P131 Identifying SNAP Participant Experiences and Environments to Inform Tailored SNAP-Ed Programming

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      The SNAP-Ed program aims to ensure low-income populations are able to meet dietary guidelines through nutrition education and changing policies, systems, and environments (PSE) within diverse settings. Little is known about SNAP participants’ experiences with SNAP-Ed in South Carolina or about their food and activity environments.


      This study aims to identify SNAP participants’ experiences and environments to inform tailored programming strategies.

      Study Design, Setting, Participants

      A telephone survey was conducted with 2,000 randomly-selected SC SNAP participants.

      Measurable Outcome/Analysis

      Descriptive analyses were conducted for all survey questions.


      The majority of respondents had not heard of SNAP-Ed (85.5%), and the majority of respondents who had heard of the program had not participated (88.8%). Most respondents procured food from grocery stores (90.2%), big box stores (71.7%), or dollar stores (63.9%). In a typical week, respondents most often visited places to get food (70.8%) or other household items (61.4%), places of worship (59.5%), and health care centers (57.2%). Respondents were most likely to find out about things in their community through television news (72.5%), family and friends (71.7%), and via word of mouth (65.7%). The majority of respondents (74%) were found to be at risk of food insecurity, and 46% of respondents reported that they did not have reliable transportation at some point during the past year.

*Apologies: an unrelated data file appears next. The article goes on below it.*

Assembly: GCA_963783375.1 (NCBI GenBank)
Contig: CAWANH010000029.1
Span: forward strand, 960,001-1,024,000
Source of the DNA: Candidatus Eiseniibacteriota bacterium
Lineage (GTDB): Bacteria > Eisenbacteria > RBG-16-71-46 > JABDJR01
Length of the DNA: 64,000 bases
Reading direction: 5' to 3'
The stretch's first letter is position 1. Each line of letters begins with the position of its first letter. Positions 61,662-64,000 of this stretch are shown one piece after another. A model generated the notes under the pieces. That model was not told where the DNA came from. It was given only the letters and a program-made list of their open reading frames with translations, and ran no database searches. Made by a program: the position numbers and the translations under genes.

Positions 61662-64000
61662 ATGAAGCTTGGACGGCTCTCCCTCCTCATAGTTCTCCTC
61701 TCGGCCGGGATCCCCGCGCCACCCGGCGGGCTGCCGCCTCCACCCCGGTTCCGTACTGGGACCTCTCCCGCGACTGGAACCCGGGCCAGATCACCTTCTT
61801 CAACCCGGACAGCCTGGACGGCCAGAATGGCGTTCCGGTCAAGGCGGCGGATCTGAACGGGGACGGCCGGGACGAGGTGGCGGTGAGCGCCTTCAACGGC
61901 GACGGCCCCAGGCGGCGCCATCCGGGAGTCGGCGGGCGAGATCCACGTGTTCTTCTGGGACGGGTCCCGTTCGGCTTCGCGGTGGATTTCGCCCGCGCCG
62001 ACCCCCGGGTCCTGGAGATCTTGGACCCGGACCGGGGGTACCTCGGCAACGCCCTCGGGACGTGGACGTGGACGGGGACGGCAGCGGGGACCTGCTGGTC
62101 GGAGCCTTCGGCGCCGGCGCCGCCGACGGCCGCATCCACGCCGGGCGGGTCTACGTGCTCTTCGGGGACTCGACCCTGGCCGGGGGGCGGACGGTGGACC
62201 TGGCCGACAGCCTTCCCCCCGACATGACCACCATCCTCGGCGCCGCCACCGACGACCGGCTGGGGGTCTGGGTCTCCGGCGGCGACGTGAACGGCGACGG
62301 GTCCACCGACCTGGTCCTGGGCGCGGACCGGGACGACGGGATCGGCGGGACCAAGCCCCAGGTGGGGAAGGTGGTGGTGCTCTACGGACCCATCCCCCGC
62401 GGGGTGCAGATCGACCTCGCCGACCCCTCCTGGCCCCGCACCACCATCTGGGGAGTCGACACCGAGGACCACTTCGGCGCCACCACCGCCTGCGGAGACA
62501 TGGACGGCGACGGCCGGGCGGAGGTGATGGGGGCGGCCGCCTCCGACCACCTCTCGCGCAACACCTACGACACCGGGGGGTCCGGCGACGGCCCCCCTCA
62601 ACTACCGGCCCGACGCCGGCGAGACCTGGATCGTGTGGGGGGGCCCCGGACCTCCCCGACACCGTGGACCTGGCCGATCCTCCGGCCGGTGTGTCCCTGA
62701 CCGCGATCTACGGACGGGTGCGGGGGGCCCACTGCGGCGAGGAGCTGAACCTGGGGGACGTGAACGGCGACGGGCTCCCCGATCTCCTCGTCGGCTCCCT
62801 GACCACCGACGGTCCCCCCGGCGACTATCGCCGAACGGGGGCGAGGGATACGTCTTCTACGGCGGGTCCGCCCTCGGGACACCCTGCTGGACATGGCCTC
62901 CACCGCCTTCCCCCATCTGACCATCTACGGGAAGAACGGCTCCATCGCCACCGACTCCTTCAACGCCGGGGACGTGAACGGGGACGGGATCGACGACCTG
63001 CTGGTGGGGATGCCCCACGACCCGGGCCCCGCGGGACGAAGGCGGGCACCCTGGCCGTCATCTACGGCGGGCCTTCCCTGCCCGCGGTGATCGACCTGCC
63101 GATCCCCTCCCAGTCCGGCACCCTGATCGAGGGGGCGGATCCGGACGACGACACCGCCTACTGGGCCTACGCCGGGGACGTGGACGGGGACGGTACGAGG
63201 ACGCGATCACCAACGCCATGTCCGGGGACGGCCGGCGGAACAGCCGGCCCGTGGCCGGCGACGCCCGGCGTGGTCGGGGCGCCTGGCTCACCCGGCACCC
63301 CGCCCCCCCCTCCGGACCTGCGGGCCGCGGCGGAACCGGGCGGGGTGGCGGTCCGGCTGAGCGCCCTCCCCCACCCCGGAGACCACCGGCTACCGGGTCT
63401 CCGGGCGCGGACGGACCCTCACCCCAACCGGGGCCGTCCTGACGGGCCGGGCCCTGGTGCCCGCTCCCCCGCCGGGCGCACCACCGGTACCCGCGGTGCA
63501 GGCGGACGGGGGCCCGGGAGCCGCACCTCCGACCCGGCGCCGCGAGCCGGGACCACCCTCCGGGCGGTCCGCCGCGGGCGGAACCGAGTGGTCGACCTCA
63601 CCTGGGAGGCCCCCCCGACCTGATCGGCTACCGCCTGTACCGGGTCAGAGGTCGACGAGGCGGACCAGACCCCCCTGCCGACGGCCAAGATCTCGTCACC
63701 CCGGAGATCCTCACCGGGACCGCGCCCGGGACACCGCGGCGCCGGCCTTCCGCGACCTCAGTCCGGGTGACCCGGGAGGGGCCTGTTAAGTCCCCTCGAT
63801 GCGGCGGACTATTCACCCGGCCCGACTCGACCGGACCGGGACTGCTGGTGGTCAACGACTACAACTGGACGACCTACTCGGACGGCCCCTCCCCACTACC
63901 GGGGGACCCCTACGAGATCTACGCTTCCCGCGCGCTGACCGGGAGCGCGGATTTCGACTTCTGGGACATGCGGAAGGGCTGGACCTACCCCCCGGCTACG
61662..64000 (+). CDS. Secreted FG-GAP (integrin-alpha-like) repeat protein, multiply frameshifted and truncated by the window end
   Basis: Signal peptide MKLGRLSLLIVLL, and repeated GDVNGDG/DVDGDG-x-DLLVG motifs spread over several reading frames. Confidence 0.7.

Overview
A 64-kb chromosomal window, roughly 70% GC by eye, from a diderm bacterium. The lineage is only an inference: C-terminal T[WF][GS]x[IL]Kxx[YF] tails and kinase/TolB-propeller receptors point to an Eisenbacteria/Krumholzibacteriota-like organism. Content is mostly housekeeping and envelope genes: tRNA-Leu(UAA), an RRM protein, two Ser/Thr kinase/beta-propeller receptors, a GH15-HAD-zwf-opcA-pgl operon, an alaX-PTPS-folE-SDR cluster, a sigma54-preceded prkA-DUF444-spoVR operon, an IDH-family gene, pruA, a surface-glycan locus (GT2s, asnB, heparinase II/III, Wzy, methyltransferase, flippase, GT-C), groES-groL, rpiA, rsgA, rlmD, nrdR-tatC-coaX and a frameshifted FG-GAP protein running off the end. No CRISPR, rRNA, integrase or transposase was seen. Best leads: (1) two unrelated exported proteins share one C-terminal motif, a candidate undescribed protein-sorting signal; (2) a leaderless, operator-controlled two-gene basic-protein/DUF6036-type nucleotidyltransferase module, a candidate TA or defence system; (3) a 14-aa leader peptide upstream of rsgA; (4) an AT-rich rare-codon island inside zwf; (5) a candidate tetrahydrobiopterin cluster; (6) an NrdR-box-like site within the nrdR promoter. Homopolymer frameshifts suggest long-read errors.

SNAP participant responses indicate the need for promoting the program through television news and tapping into social networks; providing programming at food retail outlets, places of worship, and health care centers; and focusing PSE efforts on increasing food security and transportation access.


      Supplemental Nutrition Assistance Program - Education.